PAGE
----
09 November 2023
‘Whitsun Weddings’ and
Philip Larkin’s train
journey with a ‘frail
Philip Larkin is one of Britain's most popular poets, despite controversy about his personal life and opinions, and despite his reputation for being dour and grumpy. In 2003, almost two decades after his death, he was chosen as ‘the nation’s best-loved poet.’
Despite Larkin’s misogynist and often racist views, his crude and cruel turn of phrase, and his sometimes right-wing opinions, his poetry is down-to-earth and authentic, and speaks frankly about life and the human condition.
I have long been interested in his family connections with Lichfield, and to an extent his connections with Coventry and Belfast, and I have written about him occasionally for magazines. With his many and often serial affairs and dalliances, it is difficult to think of him as a romantic, and certainly not as a romantic poet. Yet ‘The Whitsun Weddings’ is one of his best-known poems gives the title to one of his most successful collections.
As we travelled in and out of London by train last Friday and Saturday, we were more than a little self-conscious, wondering what a coincidence it would be should anyone would notice how we were dressed or what we were about in the way that Larkin noticed wedding couples and wedding parties 60 years ago during the train journey he describes in that poem.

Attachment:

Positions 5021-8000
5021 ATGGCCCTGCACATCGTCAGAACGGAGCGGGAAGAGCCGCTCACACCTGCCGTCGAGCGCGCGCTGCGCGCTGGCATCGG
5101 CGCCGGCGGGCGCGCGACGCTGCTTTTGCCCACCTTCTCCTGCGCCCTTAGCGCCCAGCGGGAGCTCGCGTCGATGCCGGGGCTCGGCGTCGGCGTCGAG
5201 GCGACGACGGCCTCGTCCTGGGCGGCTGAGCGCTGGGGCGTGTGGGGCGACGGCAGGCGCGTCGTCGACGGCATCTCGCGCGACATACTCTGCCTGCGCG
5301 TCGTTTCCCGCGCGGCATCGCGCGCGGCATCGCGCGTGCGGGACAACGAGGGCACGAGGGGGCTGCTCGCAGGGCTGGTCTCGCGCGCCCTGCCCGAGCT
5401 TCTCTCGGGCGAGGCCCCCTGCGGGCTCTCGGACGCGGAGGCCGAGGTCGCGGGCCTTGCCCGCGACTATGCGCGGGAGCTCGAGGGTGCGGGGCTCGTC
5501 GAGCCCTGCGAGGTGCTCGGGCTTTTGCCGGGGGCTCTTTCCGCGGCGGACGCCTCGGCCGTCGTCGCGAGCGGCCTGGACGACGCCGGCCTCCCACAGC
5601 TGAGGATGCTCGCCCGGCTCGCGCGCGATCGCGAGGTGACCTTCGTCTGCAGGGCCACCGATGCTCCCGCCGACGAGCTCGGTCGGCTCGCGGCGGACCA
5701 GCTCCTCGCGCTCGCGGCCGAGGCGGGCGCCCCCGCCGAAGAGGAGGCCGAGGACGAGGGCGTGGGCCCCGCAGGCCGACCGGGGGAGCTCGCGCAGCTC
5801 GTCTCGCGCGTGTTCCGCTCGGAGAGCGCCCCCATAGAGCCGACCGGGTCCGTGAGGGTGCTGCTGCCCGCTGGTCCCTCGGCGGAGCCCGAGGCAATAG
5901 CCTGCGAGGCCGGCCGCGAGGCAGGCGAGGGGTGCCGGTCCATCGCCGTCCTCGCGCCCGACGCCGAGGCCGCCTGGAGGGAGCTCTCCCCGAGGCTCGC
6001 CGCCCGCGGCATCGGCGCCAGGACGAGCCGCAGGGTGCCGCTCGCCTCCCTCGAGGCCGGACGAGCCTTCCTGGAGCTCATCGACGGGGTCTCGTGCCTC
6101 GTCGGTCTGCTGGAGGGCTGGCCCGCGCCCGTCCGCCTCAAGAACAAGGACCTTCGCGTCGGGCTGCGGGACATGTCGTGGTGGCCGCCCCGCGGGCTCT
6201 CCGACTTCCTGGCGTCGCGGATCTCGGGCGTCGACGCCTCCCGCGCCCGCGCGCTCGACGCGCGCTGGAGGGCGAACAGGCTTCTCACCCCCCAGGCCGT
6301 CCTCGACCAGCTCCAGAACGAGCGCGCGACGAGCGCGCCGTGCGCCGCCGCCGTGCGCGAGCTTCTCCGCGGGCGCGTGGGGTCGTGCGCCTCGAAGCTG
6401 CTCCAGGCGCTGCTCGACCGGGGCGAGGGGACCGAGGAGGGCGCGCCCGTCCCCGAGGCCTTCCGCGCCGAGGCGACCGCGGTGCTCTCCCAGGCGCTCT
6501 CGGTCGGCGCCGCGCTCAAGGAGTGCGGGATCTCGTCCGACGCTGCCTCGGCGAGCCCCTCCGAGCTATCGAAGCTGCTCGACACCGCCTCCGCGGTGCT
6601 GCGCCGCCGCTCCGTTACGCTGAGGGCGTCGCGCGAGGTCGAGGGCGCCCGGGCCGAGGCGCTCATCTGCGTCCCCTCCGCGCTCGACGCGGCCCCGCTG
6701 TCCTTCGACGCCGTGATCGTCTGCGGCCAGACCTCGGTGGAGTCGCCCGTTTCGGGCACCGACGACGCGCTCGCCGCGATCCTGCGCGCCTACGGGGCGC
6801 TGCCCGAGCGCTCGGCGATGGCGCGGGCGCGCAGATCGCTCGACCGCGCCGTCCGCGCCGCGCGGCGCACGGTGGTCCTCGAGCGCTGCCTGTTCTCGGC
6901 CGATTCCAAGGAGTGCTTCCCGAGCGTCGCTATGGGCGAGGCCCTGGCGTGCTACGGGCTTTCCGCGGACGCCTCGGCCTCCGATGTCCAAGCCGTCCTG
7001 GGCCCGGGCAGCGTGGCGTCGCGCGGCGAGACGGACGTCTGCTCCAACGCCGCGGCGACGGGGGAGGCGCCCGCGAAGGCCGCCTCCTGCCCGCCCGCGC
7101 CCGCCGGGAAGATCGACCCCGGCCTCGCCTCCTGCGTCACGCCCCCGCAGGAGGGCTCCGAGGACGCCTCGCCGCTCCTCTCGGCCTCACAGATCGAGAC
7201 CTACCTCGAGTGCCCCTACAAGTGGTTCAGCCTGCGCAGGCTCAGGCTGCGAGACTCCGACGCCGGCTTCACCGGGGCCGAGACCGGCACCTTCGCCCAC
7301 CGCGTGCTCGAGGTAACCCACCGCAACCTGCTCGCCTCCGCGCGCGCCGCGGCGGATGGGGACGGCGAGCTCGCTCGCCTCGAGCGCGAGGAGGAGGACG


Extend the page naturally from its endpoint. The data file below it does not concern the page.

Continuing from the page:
The Whitsun Weddings, a collection of 32 poems by Philip Larkin, was first published by Faber in London on 28 February 1964. It was a commercial success by the standards of poetry publication, with the first 4,000 copies sold within two months. That volume cemented Larkin’s reputation and includes many of his best-known poems, including ‘The Whitsun Weddings’, ‘Days’, ‘Mr Bleaney’, ‘MCMXIV’, and ‘An Arundel Tomb’.
‘The Whitsun Weddings’ was written and rewritten and finally published in this collection in 1964. This is one of three poems that Larkin wrote about train journeys, and it is one of his’s longest poems. He describes a stopping-train journey southwards from Kingston upon Hull, where he was a librarian at the university, to London on a hot Whit Saturday afternoon.